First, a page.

ReverseDSC Orchestrator for SharePoint
This module allows you to extract the current configuration of any given SharePoint 2013 or 2016 (and soon 2019) farm as a PowerShell Desired State Configuration (DSC) .ps1 script along with its associated .psd1 Configuration Data File. With these files you can then recreate an exact copy (down to the SPWeb level) of your SharePoint Farm in another environment (cloud or on-premises).
How to Use
The ReverseDSC Orchestrator for SharePoint only needs to be put on one server in the farm (recommended to be put on a Web-Front-End).
Install with internet access
If your machine has internet connectivity, it can be automatically installed using PowerShell 5 and above. This will automatically install the orchestrator and all the modules it depends on. The command to run is:
Install without internet access
If the server doesn't have internet connectivity, then you will need to run the "Install-Script SharePointDSC.Reverse" command from a computer that has PowerShell version 5 or greater and that had internet connectivity and copy the files manually over the server. Once the command has been run on the machine with internet connectivity, copy the following files to the exact same location on the SharePoint server:
- C:\Program Files\WindowsPowerShell\Modules\SharePointDSC [Entire Folder]
- C:\Program Files\WindowsPowerShell\Modules\ReverseDSC [Entire Folder]
- C:\Program Files\WindowsPowerShell\Scripts\SharePointDSC.Reverse.ps1 [If folder doesn't exist on server, create it manually]
Once you have either run Install-Script SharePointDSC.Reverse or have copied over the files, connect to the SharePoint server using the SharePoint farm account and open a new PowerShell console as an administrator on the server. Browse to the C:\Program Files\WindowsPowerShell\Scripts folder and execute the SharePointDSC.Reverse.ps1 script. Upon running the script, you will be prompted to provide the credentials of an account that has Farm Administrator's privileges. When provided with the proper credentials, the script will automatically extract all the components include in the Extraction mode set and will prompt you to specify a locaton where to save the output.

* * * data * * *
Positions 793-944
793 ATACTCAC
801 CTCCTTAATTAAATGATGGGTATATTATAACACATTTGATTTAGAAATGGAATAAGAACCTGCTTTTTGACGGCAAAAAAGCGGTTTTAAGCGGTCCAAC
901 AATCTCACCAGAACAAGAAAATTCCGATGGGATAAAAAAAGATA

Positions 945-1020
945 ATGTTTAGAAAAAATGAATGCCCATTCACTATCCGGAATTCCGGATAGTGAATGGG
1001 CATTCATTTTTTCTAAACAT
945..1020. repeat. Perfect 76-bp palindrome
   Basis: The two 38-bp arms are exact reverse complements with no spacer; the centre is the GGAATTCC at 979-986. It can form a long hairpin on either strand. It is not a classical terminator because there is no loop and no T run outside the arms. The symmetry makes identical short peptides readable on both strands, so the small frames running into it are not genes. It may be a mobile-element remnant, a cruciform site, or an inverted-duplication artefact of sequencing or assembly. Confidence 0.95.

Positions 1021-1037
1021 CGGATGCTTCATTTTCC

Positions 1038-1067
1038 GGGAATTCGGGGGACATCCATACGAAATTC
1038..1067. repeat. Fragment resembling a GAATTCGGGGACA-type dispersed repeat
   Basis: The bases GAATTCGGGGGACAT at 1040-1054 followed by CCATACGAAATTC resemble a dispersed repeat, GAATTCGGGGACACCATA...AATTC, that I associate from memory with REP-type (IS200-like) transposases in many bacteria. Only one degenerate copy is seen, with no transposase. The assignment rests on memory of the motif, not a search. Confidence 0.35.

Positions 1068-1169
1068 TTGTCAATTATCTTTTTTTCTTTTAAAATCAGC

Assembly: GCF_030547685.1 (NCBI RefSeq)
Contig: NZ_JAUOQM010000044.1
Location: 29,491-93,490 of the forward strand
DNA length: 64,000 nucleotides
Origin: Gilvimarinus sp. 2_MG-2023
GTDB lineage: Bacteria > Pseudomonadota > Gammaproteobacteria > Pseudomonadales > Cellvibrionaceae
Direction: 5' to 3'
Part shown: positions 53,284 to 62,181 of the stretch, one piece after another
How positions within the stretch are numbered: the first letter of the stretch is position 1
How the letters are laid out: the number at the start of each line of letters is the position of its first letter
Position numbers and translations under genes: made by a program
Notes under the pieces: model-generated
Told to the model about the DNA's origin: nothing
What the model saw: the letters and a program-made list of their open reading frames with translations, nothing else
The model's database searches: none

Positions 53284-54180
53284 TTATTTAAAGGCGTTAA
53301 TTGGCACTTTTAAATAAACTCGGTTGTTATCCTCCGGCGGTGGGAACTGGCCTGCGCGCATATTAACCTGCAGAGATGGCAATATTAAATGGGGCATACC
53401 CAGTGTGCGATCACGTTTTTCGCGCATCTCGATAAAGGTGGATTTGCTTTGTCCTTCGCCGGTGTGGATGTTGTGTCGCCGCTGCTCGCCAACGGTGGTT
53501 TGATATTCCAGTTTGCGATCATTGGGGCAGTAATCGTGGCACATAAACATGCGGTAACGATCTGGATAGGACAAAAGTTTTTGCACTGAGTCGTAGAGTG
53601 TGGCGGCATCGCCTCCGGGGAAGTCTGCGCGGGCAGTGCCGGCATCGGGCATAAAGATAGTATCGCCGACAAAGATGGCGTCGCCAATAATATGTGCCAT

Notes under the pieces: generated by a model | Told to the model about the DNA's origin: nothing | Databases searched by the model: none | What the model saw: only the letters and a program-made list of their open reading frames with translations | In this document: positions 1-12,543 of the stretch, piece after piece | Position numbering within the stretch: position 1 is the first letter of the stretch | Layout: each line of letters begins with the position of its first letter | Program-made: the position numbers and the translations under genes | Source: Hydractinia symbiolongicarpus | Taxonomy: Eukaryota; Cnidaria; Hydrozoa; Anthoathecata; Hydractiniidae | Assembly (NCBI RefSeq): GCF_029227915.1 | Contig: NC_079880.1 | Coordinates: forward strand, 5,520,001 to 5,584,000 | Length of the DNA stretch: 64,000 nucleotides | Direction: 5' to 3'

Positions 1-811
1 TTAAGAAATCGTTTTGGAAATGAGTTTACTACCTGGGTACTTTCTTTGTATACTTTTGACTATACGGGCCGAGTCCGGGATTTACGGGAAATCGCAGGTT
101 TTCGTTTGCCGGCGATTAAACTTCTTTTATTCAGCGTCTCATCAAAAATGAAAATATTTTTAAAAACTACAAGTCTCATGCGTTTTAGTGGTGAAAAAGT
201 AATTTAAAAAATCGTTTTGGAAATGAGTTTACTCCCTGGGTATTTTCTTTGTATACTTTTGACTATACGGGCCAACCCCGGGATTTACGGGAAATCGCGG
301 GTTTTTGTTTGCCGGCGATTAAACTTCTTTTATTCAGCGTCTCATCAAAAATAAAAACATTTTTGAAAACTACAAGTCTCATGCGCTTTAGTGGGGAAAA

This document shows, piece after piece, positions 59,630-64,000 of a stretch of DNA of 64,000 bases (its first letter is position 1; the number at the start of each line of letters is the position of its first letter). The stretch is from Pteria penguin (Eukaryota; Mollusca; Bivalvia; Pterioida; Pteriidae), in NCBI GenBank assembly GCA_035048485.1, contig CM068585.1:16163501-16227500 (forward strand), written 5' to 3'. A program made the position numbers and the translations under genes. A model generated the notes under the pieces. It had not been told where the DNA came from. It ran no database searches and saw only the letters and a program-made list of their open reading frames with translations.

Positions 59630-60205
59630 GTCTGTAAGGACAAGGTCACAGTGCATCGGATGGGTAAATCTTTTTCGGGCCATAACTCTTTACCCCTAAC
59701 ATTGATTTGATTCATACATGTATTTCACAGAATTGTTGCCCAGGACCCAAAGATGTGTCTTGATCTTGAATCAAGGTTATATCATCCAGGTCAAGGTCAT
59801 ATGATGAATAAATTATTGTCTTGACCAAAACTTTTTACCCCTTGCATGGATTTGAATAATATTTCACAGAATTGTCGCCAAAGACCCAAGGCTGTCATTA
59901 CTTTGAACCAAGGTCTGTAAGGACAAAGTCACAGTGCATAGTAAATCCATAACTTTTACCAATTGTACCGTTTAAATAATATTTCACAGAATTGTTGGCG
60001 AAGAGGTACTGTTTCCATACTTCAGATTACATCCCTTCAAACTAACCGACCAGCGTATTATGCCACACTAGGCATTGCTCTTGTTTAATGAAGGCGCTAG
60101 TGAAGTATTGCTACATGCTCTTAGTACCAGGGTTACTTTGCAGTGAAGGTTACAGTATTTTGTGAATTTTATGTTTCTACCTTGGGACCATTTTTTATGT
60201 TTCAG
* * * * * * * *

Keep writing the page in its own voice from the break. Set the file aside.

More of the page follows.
As an output, the Orchestrator script will produce a .ps1 file representing the configuration logic for your farm, and a .psd1 file that will be used as Configuration Data to compile the associated MOF file. If you are planning on using ReverseDSC to replicate your SharePoint Farm in another environment, you will need to modify the values in the .psd1 Configuration Data file before compiling your MOF files. Any errors encountered during the extraction will be included in a file named DSC.log inside the specified folder.
The ReverseDSC Orchestrator for SharePoint offers different extraction modes. Please refer to the Extraction Mode page to learn more. https://github.com/Microsoft/SharePointDSC.Reverse/wiki/Extraction-Modes
Upon extracting the Desired State Configuration from an existing SharePoint farm, the ReverseDSC Orchestrator for SharePoint will generate a Configuration Data file (.psd1) that will expose all the environment's specific variables for your farm. To replicate your SharePoint Farm into a different environment, all you have to do is ensure the values exposed in that file reflect the values for the destination environment. You can find a complete list of all parameters that are exposed in this Configuration Data File (.psd1) on the following Wiki page https://github.com/Microsoft/SharePointDSC.Reverse/wiki/ConfigurationData